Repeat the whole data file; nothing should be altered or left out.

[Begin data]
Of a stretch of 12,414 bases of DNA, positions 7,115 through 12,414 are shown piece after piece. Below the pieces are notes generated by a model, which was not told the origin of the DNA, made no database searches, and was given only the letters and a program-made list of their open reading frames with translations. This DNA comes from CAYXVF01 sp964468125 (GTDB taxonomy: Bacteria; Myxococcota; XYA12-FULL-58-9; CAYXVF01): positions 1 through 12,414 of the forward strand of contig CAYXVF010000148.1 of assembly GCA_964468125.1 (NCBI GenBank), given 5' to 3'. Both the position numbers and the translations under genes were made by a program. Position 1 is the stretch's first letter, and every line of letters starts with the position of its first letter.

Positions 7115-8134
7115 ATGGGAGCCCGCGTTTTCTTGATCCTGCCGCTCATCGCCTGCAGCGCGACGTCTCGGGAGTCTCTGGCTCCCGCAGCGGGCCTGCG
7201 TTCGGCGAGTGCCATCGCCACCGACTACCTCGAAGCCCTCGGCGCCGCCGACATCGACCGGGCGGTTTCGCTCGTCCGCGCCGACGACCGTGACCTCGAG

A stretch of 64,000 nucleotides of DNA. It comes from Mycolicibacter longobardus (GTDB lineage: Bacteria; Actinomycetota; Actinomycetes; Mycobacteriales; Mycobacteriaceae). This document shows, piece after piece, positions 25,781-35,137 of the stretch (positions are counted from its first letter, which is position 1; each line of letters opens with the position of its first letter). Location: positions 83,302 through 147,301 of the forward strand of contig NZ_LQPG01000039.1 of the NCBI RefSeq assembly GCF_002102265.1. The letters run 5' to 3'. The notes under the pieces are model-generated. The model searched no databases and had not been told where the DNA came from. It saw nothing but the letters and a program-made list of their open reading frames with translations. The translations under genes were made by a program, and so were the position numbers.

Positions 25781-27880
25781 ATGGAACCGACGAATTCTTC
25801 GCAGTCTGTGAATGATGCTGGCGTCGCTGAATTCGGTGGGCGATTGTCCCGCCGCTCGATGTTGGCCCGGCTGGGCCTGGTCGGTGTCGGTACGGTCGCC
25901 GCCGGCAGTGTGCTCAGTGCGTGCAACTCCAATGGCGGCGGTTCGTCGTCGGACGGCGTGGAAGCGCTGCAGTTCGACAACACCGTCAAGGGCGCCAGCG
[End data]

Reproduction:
Of a stretch of 12,414 bases of DNA, positions 7,115 through 12,414 are shown piece after piece. Below the pieces are notes generated by a model, which was not told the origin of the DNA, made no database searches, and was given only the letters and a program-made list of their open reading frames with translations. This DNA comes from CAYXVF01 sp964468125 (GTDB taxonomy: Bacteria; Myxococcota; XYA12-FULL-58-9; CAYXVF01): positions 1 through 12,414 of the forward strand of contig CAYXVF010000148.1 of assembly GCA_964468125.1 (NCBI GenBank), given 5' to 3'. Both the position numbers and the translations under genes were made by a program. Position 1 is the stretch's first letter, and every line of letters starts with the position of its first letter.

Positions 7115-8134
7115 ATGGGAGCCCGCGTTTTCTTGATCCTGCCGCTCATCGCCTGCAGCGCGACGTCTCGGGAGTCTCTGGCTCCCGCAGCGGGCCTGCG
7201 TTCGGCGAGTGCCATCGCCACCGACTACCTCGAAGCCCTCGGCGCCGCCGACATCGACCGGGCGGTTTCGCTCGTCCGCGCCGACGACCGTGACCTCGAG

A stretch of 64,000 nucleotides of DNA. It comes from Mycolicibacter longobardus (GTDB lineage: Bacteria; Actinomycetota; Actinomycetes; Mycobacteriales; Mycobacteriaceae). This document shows, piece after piece, positions 25,781-35,137 of the stretch (positions are counted from its first letter, which is position 1; each line of letters opens with the position of its first letter). Location: positions 83,302 through 147,301 of the forward strand of contig NZ_LQPG01000039.1 of the NCBI RefSeq assembly GCF_002102265.1. The letters run 5' to 3'. The notes under the pieces are model-generated. The model searched no databases and had not been told where the DNA came from. It saw nothing but the letters and a program-made list of their open reading frames with translations. The translations under genes were made by a program, and so were the position numbers.

Positions 25781-27880
25781 ATGGAACCGACGAATTCTTC
25801 GCAGTCTGTGAATGATGCTGGCGTCGCTGAATTCGGTGGGCGATTGTCCCGCCGCTCGATGTTGGCCCGGCTGGGCCTGGTCGGTGTCGGTACGGTCGCC
25901 GCCGGCAGTGTGCTCAGTGCGTGCAACTCCAATGGCGGCGGTTCGTCGTCGGACGGCGTGGAAGCGCTGCAGTTCGACAACACCGTCAAGGGCGCCAGCG